Tunisians celebrate ousting Tunis President Zine al-Abidine Ben Ali after his 23 years grip on power
Wikileaks might have triggered Tunis’ revolution
Watchers dubbed it as ‘First Wikileaks Revolution’
Wikileaks releases likening Zine al-Abidine Ben Ali family to the mafia may have triggered the world’s first Wikileaks revolution.
The ousted Ben Ali who fled Tunis to Saudi Arabia, ruled the North African country for 23 years, and now is replaced by Foued Mebezza as acting president as per article 57 in the country’s constitution.
Opposition to the corrupt rule of Ben Ali existed before the cables were released, however it gathered pace when U.S. embassy Wikileaks cables were published on December 2010, the British Daily Mail said.
Mafia family: cable
In one of the cables dated June 2009, the U.S. ambassador to Tunis Robert F. Godec referred to the Tunisian toppled president and his siblings as 'The Family' and had likened them to a Mafia elite who ran Tunisia's economy.
In another cable describing the power abuses by ‘The Family’ claimed that the former president's wife, Leila Ben Ali, obtained a land grant for free from the government to build a school which she later sold for huge profits.
Godec in one of his cables dated back to Geroge W. Bush’s administration time in June 2008 said that "President Ben Ali's extended family is often cited as the nexus of Tunisian corruption," The Miami Herald reported on Friday.
"Ben Ali's wife, Leila Ben Ali, and her extended family, the Trabelsis, provoke the greatest ire from Tunisians," the ambassador wrote. "Along with the numerous allegations of Trabelsi corruption are often barbs about their lack of education, low social status, and conspicuous consumption."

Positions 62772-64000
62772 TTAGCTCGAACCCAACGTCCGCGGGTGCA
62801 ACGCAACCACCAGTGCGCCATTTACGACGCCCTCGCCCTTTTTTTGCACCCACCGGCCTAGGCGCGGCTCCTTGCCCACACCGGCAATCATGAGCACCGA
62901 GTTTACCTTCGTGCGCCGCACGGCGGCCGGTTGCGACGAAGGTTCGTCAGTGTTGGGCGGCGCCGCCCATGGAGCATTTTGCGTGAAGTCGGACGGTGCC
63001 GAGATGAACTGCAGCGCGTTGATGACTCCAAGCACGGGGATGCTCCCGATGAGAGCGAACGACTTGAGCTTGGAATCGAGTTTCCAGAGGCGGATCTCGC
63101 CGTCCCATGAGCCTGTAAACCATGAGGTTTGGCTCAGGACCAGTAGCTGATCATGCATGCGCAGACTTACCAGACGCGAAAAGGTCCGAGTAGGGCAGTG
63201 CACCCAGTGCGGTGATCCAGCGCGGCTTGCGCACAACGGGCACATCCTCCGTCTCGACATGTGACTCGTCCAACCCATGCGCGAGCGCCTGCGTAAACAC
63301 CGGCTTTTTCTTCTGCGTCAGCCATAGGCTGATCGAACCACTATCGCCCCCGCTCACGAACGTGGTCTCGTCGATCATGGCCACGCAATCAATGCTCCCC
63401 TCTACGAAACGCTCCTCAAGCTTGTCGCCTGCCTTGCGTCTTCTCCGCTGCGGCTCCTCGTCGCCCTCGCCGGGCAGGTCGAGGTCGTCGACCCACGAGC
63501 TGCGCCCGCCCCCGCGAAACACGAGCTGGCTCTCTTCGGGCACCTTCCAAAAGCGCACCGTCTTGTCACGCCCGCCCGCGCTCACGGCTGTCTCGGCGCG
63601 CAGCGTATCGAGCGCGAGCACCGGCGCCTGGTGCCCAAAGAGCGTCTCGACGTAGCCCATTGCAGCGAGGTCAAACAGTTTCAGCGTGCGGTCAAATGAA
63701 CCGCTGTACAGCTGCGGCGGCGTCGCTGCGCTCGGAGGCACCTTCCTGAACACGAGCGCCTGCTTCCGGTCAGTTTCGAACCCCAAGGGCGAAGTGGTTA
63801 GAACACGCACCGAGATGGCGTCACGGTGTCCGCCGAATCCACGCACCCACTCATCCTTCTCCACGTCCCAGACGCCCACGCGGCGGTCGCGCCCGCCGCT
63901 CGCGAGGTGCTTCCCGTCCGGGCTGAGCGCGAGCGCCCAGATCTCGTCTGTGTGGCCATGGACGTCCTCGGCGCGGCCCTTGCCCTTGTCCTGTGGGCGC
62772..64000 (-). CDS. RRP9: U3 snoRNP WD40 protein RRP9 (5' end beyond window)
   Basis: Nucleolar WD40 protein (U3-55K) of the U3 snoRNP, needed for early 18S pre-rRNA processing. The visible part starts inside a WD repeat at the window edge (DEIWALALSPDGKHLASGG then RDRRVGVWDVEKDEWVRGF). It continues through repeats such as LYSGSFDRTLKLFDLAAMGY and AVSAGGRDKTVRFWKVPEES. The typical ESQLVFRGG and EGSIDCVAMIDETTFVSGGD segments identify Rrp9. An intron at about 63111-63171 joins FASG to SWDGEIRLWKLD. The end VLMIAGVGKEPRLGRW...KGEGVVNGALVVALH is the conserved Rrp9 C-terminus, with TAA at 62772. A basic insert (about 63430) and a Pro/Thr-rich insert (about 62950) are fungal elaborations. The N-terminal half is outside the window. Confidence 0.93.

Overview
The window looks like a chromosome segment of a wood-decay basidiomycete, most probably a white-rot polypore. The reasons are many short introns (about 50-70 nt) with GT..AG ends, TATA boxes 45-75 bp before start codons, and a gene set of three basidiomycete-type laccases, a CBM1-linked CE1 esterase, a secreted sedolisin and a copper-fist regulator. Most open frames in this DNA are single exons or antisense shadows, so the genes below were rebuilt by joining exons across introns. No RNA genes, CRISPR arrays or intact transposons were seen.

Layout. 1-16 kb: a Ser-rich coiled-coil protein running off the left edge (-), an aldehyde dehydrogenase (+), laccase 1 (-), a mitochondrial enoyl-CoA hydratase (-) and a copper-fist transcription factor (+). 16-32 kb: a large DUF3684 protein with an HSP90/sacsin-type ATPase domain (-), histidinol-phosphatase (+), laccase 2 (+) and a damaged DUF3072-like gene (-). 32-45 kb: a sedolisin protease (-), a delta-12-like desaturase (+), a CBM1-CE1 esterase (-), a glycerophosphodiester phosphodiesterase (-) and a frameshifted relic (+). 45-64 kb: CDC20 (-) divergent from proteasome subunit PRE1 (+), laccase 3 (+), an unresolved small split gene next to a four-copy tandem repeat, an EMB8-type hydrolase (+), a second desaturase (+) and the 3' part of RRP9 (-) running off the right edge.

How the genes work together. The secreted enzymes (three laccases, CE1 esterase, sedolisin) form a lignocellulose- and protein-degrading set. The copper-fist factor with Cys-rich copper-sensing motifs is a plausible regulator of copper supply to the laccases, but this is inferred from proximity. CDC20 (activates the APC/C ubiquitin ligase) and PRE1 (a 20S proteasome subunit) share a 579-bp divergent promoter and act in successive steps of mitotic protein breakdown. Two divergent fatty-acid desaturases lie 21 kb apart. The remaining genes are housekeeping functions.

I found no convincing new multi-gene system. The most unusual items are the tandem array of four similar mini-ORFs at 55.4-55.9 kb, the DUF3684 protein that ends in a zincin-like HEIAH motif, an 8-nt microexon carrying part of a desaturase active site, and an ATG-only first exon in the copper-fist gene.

Ben Ali's wife, Leila Ben Ali, and her extended family, the Trabelsis, provoke the greatest ire from Tunisians
U.S. ambassador to Tunis Robert F. Godec
No clear successor: cable
In a cable written in 2009, after President Barack Obama's was in office, Godec again bemoaned the Ben Ali regime,The Miami Herald added.
"By many measures, Tunisia should be a close U.S. ally," he said. "But it is not." He then described what he said was a "troubled" nation.
"President Ben Ali is aging, his regime is sclerotic and there is no clear successor," Godec wrote in a cable dated July 17, 2009.
"Many Tunisians are frustrated by the lack of political freedom and angered by First Family corruption, high unemployment and regional inequities. Extremism poses a continuing threat. Compounding the problems, the GOT (government of Tunisia) brooks no advice or criticism, whether domestic or international. Instead, it seeks to impose ever greater control, often using the police."
Ten days later, the ambassador wrote another cable describing a lavish dinner at the beachfront home of Ben Ali's daughter Nesrine and son-in-law Sakher el Materi. He described the house as "impressive" and reported that the couple's pet tiger added "to the impression of 'over the top'."
"The opulence with which al-Materi and Nesrine live and their behavior make clear why they and other members of Ben Ali's family are disliked and even hated by some Tunisians," the ambassador wrote. "The excesses of the Ben Ali family are growing."
The Tunisian government denied Wikileaks “allegations” and said that it won’t hurt diplomatic relations with the U.S.
The opulence with which al-Materi and Nesrine live and their behavior make clear why they and other members of Ben Ali's family are disliked and even hated by some Tunisians
Robert F. Godec
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